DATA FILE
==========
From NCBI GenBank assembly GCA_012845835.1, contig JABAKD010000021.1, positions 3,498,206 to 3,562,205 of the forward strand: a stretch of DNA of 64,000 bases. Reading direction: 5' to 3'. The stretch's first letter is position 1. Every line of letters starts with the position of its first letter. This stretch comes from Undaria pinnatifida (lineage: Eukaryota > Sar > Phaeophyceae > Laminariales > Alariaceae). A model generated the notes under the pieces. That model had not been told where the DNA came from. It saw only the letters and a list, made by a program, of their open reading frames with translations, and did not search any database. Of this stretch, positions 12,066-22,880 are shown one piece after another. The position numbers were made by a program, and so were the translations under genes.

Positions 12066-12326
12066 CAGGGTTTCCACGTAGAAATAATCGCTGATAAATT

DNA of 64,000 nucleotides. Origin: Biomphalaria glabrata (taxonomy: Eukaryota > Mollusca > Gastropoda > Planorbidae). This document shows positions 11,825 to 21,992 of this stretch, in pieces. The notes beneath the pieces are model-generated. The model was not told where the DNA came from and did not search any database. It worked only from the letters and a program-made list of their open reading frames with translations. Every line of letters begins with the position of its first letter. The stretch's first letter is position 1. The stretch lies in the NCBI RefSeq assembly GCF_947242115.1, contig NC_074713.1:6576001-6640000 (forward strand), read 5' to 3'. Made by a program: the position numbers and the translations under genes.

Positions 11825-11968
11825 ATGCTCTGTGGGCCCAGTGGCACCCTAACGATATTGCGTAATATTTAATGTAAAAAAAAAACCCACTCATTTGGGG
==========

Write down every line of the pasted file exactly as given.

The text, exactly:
From NCBI GenBank assembly GCA_012845835.1, contig JABAKD010000021.1, positions 3,498,206 to 3,562,205 of the forward strand: a stretch of DNA of 64,000 bases. Reading direction: 5' to 3'. The stretch's first letter is position 1. Every line of letters starts with the position of its first letter. This stretch comes from Undaria pinnatifida (lineage: Eukaryota > Sar > Phaeophyceae > Laminariales > Alariaceae). A model generated the notes under the pieces. That model had not been told where the DNA came from. It saw only the letters and a list, made by a program, of their open reading frames with translations, and did not search any database. Of this stretch, positions 12,066-22,880 are shown one piece after another. The position numbers were made by a program, and so were the translations under genes.

Positions 12066-12326
12066 CAGGGTTTCCACGTAGAAATAATCGCTGATAAATT

DNA of 64,000 nucleotides. Origin: Biomphalaria glabrata (taxonomy: Eukaryota > Mollusca > Gastropoda > Planorbidae). This document shows positions 11,825 to 21,992 of this stretch, in pieces. The notes beneath the pieces are model-generated. The model was not told where the DNA came from and did not search any database. It worked only from the letters and a program-made list of their open reading frames with translations. Every line of letters begins with the position of its first letter. The stretch's first letter is position 1. The stretch lies in the NCBI RefSeq assembly GCF_947242115.1, contig NC_074713.1:6576001-6640000 (forward strand), read 5' to 3'. Made by a program: the position numbers and the translations under genes.

Positions 11825-11968
11825 ATGCTCTGTGGGCCCAGTGGCACCCTAACGATATTGCGTAATATTTAATGTAAAAAAAAAACCCACTCATTTGGGG